^^But is that healthy? Honestly, I'm not calling for a cult-like scenario where every spare second of your schedule outside work is taken up with church activities, but a couple of hours on Sunday unconnected to the rest of the week? The people at your parish are your parish family, or should be; maybe you have friends closer to you than your family, but you still have family gatherings, you spend time together outside of periodic reunions...I don't know. I just think that if we're supposedly bound together with the love of Christ like St. Paul says, there ought to be at least some opportunity for our fellowship to overflow into the rest of our lives.
In other words, the Eucharist is the fruit of a unity that's already supposed to have been achieved. Where is the proof of that unity outside of the service and/or coffee hour? If all men will know that we are His disciples because we have love for each other, but we don't even have enough of a sense of community to call the elderly gal who fell and broke her hip, or visit the young, stir-crazy mom at home with her three-week old baby, or notify the parish of emergencies (like the priest's heart attack -- which happened at our parish, and some folks didn't get told about it, showed up when we weren't having subsequent services, and were very offended no one had told them), then how can we say that we love one another? How are we involved AT ALL in each other's lives?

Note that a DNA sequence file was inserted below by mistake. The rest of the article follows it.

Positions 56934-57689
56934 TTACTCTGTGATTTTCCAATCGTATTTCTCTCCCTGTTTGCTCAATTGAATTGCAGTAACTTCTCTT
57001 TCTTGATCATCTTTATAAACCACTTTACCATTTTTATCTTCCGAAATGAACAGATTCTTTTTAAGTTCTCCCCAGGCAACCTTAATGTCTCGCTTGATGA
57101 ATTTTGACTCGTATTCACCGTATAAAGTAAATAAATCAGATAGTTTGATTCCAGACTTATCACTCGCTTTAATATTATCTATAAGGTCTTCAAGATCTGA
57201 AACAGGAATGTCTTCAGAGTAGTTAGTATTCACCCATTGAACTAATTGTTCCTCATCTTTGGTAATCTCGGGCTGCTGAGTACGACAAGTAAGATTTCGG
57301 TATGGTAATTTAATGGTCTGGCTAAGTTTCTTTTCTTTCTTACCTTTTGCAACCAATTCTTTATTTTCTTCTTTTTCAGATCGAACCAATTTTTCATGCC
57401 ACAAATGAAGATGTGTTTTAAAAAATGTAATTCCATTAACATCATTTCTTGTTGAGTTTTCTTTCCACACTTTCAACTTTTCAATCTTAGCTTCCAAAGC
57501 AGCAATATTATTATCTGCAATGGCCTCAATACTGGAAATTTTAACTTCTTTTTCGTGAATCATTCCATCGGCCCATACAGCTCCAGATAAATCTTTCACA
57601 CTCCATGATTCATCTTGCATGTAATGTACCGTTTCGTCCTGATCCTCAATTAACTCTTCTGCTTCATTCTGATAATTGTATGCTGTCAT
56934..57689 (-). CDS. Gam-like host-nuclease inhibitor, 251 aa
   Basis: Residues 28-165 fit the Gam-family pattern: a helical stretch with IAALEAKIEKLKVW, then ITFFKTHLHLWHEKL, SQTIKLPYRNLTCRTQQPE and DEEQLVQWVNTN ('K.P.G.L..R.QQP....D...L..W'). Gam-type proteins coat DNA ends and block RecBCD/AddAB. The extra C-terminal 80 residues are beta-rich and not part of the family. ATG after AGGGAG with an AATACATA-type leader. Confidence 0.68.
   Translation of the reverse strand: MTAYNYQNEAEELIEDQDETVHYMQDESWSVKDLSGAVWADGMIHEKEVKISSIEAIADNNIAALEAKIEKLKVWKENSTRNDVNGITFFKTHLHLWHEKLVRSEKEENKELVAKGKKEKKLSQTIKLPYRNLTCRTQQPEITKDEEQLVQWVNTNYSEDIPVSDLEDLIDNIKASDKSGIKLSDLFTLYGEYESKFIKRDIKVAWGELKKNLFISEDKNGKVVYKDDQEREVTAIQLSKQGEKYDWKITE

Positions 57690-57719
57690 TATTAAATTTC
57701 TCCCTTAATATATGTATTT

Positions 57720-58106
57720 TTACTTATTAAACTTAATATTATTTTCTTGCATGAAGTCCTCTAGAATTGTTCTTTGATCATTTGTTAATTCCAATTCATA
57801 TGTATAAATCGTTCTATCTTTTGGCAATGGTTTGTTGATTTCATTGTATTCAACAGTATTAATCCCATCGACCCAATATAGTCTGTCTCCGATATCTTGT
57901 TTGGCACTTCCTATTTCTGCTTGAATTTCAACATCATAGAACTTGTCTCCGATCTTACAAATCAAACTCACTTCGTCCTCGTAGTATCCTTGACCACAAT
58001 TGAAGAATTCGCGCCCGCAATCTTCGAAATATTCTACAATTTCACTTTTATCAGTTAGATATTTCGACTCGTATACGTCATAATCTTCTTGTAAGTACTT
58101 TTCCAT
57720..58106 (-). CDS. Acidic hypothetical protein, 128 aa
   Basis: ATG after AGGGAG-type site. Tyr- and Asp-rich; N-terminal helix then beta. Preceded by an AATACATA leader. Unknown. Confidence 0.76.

We don't expect the family to always be the FIRST people we call in emergencies, but we have a shared history, a shared culture, shared interests in one another and in our common life together, so there are things to talk about, an inherent interest. We should (of course, this is a dream world in some parishes) care enough about our faith to at least have that be a common topic of conversation at times, or at the very least to where it's understood that, when the chips are down, you can count on someone at church to be on the other end of a phone should you need to pick one up, and that that someone will care for you and try to help meet your need somehow, whether material, emotional, or spiritual.
Are we lacking in that? Yes, in several parishes in multiple ways, at times. But to say that those with whom we labor to bring about the most miraculous work in the cosmos should therefore be held aloof from us, that our relationships with them shouldn't be affected in even the slightest way the whole rest of the week, doesn't make sense to me. Perhaps the laity is not involved: perhaps reinstituting the kiss of peace, as our archbishop (who will retire tomorrow, sadly
) has endeavored to do recently in Dallas, along with written inserts of the days' hymns, conscious seeking out of congregational singing, etc, maybe the start of an answer.
I'm preaching, I know.
Let us love one another -- bearing all things, enduring all things, mourning with those who mourn, weeping with those who weep, serving in love the weaker brethren -- that with one mind, we might confess our common faith.
(With regard to the OP, perhaps this love will, in time, make itself manifest to kids who seem to despise church. I think ozgeorge's take on the OP is right on, btw.)